Monday, 29 February 2016


Northern Times, Saturday 1 January, 1910

From Durban October 28, 

....a passenger by the s.s. Suevic
writes to a Melbourne friend, as
follows :- "The feeling at Durban
and Cape Town is unmistakable that
the Waratah has gone down. Many
theories are advanced, but the most
favored is that by some means a hole
was made in her hull, and that she
filled and sank. The absence of
wreckage is explained by the set of
currents seawards, and the failure of
any of the ship's boats to reach land
by the extraordinary heavy sea running 
at the time. Anyway, one does not meet 
a person who expresses any
hope whatever as to her recovery."

One assumes that the prevailing opinion at the time regarding the Waratah's disappearance would have centred around issues of stability, top heaviness and the storm of exceptional violence. However, 'most' people thought that a 'hole in the hull' accounted for the Waratah foundering. Further to this there was a logical explanation for the absence of wreckage.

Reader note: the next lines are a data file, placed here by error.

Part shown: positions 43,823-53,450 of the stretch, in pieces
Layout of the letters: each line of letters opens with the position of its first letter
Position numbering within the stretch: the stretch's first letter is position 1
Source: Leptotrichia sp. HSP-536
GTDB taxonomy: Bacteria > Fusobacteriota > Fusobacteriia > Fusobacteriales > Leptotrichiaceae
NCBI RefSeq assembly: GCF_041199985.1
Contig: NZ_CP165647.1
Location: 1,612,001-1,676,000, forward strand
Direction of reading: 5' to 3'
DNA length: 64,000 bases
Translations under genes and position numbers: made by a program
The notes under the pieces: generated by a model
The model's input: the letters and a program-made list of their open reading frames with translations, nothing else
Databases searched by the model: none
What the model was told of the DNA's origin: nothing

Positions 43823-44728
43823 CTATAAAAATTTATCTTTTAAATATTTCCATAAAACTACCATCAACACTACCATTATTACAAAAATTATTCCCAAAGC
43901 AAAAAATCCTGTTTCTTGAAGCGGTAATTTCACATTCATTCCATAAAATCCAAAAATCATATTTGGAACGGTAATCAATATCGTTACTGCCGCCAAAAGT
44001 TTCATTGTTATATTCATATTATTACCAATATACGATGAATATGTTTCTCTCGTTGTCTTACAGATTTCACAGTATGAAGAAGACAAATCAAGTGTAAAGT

Why then did passengers and crew not have time to escape the sinking ship in lifeboats?

The Waratah was very heavily laden and a sudden breach in the dull hull would have caused her to founder quickly. The Wild Coast is aptly named, particularly in winter months. Currents and swells would have made the rapid launch of lifeboats a both treacherous and challenging operation. I doubt whether crew would have had enough time even if they could mobilise the lifeboats from the chocks (previous reports of difficulties requiring a number of seamen). The Waratah was prone to falling into a list and under such critical circumstances I doubt whether lifeboats could have been launched from a significantly listing Waratah.

What could have caused a significant 'hole in the hull'?

- striking an uncharted rock pinnacle (or a protrusion of the St John Reef)
- striking partially submerged wreckage
- striking dynamite
- hull failure due to dead weight, fire damage, prior damage (grounding at Adelaide) etc.  

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